Rizal's execution: Little known facts
- Raymund Catindig () - December 29, 2010 - 12:00am

MANILA, Philippines - As we commemorate tomorrow the 114th year of national hero Dr. Jose Rizal’s execution at the Luneta, there are some details that may not be known to many – for instance, why he refused to be blindfolded and demanded that he face his executioners.

Or that only one bullet, from the guns of the firing squad, actually ended the life of the Filipino martyr that further fueled the Philippine revolution.

The court-martial of Rizal commenced on Dec. 26, 1896. Even before the death verdict was handed down, Rizal knew he was a dead man since his trial had been a moro-moro (sham).

By 6:30 of the morning of Dec. 30, Rizal, dressed in a black suit with white vest, began his march to the field of his execution in Bagumbayan, now the Luneta, from his prison cell in Fort Santiago.

Rizal was accompanied by his military appointed counsel Lt. Taviel de Andrade, and Fathers Estanislao March and Jose Villaclara.

Holding a rosary in his right hand, Rizal was tied at the elbows as his group walked behind four advance guards armed with bayonets.

Historical accounts showed that six to eight Filipino volunteer troops composed the firing squad designated by Spanish authorities to execute Rizal.

A descendant of one of the executioners, Adolfo Pastor Quetcuti, related that only one of the rifles was loaded with a live bullet while the rest were blanks.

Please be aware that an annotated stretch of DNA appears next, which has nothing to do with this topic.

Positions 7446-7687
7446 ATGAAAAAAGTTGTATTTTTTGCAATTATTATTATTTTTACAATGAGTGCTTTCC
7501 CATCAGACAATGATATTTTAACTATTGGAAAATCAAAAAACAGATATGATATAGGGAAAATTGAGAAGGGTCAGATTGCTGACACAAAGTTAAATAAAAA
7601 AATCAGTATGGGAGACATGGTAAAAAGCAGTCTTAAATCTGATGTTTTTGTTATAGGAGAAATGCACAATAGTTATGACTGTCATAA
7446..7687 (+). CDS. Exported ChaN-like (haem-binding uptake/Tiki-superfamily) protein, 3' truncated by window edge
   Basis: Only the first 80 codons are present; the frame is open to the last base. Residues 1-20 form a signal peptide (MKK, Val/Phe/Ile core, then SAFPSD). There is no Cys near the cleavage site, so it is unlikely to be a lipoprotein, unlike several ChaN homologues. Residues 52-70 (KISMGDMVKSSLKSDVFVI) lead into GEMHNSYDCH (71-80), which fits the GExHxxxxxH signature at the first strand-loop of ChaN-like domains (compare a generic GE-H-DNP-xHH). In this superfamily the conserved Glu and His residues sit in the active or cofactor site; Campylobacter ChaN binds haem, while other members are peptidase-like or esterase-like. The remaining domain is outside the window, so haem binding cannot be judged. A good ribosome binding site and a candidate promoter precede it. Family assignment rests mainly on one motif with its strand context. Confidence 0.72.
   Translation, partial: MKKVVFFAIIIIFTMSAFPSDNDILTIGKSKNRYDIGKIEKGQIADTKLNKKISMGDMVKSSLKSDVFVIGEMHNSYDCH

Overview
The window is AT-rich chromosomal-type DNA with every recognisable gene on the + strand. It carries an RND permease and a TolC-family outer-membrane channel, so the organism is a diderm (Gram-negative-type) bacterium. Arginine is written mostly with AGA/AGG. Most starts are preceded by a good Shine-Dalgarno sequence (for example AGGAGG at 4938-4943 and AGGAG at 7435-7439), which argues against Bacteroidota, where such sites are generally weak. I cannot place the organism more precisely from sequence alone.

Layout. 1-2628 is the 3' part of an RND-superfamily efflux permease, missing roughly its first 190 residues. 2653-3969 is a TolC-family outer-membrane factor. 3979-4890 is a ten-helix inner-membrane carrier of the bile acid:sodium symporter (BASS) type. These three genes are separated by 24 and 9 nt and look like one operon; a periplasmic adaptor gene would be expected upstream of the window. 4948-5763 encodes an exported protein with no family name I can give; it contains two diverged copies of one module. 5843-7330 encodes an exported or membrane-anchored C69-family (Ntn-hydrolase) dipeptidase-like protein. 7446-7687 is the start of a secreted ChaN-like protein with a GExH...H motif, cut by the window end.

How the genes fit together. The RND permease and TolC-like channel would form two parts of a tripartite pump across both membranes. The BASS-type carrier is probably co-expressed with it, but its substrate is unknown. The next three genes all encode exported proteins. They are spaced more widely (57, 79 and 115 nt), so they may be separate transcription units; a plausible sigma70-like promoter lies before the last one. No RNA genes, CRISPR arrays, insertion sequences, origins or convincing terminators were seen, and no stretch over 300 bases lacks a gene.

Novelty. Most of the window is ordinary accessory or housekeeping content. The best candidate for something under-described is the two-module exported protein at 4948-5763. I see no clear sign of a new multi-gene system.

This is to ease the guilt of Rizal’s executioners who knew he was innocent, he explained.

Another group of peninsular troops also stood behind them as an additional measure just in case the Filipino troops decided to back out.

Rizal refused to be blindfolded and insisted on facing his executioners, but this was denied.

Rizal wanted to show he was no traitor and that he was willing to die for his country.

Dr. Felipe Ruiz Castillo, who took Rizal’s vital signs and pulse rate before the execution, was amazed to find that the national hero was calm and unafraid.

Upon hearing the squad commander’s shout of “Fuego (Fire),” Rizal turned to face the firing squad.

Rizal fell face up and was able to see the dawn breaking before he uttered in his final breath: “Consummatum est (It is finished).”

In 1898, the first Philippine President Emilio Aguinaldo issued his first decree marking Rizal’s death anniversary on Dec. 30 rather than his birthday on June 19 to commemorate his heroism and sacrifice for the country.

ADOLFO PASTOR QUETCUTI ANDRADE BAGUMBAYAN CONSUMMATUM DR. FELIPE RUIZ CASTILLO DR. JOSE RIZAL FATHERS ESTANISLAO MARCH AND JOSE VILLACLARA FORT SANTIAGO LUNETA PHILIPPINE PRESIDENT EMILIO AGUINALDO RIZAL
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